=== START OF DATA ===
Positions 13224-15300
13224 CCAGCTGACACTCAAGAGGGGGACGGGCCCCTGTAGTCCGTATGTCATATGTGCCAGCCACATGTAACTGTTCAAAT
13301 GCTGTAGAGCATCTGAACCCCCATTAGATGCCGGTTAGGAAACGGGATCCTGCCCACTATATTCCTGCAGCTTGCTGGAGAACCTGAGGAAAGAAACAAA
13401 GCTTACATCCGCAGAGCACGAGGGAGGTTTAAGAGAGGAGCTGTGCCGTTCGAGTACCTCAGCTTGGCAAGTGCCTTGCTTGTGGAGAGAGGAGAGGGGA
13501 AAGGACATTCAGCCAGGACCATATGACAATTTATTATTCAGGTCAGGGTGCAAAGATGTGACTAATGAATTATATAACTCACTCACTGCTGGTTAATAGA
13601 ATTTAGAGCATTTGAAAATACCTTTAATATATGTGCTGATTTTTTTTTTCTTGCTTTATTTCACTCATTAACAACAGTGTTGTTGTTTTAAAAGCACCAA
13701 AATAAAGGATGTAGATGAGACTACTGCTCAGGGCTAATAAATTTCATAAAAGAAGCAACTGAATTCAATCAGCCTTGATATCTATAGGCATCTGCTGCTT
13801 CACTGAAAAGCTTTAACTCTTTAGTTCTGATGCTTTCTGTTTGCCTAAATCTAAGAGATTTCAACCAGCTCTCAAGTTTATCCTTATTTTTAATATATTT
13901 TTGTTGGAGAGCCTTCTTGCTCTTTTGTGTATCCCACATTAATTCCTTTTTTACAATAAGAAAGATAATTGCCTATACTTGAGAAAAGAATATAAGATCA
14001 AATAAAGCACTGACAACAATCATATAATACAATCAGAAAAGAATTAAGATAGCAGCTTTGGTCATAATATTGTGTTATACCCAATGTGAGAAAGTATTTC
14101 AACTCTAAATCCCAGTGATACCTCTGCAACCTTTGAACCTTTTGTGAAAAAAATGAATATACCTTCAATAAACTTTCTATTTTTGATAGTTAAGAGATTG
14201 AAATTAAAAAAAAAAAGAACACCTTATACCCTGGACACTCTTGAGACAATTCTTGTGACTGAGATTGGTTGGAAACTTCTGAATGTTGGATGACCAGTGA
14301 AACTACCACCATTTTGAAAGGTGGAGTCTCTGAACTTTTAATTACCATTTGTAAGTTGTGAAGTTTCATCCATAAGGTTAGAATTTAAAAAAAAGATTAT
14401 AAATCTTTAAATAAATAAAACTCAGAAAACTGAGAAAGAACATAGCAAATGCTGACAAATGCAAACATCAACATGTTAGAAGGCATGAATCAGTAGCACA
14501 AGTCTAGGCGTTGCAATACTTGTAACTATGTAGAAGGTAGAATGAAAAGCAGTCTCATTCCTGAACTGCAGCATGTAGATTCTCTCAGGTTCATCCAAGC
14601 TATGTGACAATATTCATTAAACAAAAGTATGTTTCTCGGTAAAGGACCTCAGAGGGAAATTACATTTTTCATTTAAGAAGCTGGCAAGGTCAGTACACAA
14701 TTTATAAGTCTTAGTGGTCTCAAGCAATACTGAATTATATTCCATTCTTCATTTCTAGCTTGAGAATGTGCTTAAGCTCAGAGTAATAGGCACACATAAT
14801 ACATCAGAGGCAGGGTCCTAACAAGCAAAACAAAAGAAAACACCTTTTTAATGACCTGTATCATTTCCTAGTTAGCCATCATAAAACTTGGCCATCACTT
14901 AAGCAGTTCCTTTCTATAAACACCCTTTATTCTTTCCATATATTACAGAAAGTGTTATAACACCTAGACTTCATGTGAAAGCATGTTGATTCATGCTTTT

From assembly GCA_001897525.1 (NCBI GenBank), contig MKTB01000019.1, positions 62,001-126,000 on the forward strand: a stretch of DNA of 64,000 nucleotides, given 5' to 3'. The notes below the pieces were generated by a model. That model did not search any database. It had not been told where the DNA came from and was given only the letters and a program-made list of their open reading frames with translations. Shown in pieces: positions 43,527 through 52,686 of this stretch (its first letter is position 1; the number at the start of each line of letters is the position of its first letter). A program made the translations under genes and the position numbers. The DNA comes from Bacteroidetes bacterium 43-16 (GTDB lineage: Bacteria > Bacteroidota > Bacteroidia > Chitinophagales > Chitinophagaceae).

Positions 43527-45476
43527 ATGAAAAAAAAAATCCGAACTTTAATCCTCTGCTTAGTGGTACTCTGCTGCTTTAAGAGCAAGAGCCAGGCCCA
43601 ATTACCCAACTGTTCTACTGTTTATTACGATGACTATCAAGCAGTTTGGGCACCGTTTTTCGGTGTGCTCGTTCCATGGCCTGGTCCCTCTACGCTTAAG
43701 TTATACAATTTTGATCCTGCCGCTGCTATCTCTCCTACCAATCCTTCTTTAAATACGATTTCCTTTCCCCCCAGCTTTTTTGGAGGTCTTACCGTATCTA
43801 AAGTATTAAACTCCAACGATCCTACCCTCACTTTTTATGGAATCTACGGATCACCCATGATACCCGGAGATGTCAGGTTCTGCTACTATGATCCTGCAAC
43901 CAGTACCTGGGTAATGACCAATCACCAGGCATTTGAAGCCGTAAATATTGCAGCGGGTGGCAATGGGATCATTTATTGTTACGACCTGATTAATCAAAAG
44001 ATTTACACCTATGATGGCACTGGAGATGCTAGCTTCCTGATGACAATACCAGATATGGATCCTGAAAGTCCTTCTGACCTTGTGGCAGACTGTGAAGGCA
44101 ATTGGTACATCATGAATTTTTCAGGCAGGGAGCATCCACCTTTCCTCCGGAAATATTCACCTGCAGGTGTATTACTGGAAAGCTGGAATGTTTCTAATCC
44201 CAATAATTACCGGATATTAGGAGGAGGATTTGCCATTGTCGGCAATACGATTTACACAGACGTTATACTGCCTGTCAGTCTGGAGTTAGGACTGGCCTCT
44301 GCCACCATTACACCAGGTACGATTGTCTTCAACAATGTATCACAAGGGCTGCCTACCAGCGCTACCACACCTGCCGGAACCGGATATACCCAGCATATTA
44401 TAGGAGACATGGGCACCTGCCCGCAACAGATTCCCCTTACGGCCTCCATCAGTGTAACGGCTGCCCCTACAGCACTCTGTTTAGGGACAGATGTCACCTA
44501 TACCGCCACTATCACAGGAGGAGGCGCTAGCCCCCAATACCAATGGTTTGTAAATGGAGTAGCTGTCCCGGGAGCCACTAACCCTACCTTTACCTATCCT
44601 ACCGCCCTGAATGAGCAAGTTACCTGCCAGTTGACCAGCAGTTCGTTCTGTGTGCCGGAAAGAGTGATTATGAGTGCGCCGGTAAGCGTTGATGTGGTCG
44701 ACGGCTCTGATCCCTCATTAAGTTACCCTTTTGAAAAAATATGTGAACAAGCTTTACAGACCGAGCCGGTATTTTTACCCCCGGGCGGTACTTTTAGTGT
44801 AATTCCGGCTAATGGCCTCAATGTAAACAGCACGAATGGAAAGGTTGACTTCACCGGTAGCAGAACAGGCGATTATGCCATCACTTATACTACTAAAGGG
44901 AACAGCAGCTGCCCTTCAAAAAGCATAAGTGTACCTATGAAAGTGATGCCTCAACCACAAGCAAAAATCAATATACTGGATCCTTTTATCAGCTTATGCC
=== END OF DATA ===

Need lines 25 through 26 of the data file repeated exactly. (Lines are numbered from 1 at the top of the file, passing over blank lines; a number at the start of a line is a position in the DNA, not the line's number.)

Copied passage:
43801 AAGTATTAAACTCCAACGATCCTACCCTCACTTTTTATGGAATCTACGGATCACCCATGATACCCGGAGATGTCAGGTTCTGCTACTATGATCCTGCAAC
43901 CAGTACCTGGGTAATGACCAATCACCAGGCATTTGAAGCCGTAAATATTGCAGCGGGTGGCAATGGGATCATTTATTGTTACGACCTGATTAATCAAAAG